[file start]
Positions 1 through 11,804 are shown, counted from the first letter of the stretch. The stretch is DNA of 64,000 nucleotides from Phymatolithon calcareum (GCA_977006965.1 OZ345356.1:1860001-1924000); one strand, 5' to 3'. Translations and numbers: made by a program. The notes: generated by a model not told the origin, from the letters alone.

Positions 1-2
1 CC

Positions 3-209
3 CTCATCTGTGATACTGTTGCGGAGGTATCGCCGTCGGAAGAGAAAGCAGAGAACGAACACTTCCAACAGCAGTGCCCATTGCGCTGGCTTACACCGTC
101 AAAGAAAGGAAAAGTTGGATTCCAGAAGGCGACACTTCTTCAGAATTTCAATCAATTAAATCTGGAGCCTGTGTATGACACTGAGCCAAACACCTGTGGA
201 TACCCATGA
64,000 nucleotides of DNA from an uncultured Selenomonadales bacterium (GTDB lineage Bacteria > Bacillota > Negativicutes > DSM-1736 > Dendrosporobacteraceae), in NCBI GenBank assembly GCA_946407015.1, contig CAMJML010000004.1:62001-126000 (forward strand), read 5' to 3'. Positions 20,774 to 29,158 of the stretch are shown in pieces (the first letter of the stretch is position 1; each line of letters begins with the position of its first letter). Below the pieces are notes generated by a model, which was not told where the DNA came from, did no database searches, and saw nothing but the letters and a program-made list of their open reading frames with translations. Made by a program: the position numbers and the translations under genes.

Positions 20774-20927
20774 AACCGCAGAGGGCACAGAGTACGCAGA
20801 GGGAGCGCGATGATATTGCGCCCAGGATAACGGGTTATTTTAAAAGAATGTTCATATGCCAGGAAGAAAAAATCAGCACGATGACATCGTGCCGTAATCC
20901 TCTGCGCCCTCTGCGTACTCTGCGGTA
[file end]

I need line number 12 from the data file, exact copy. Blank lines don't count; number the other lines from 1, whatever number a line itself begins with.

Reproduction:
20901 TCTGCGCCCTCTGCGTACTCTGCGGTA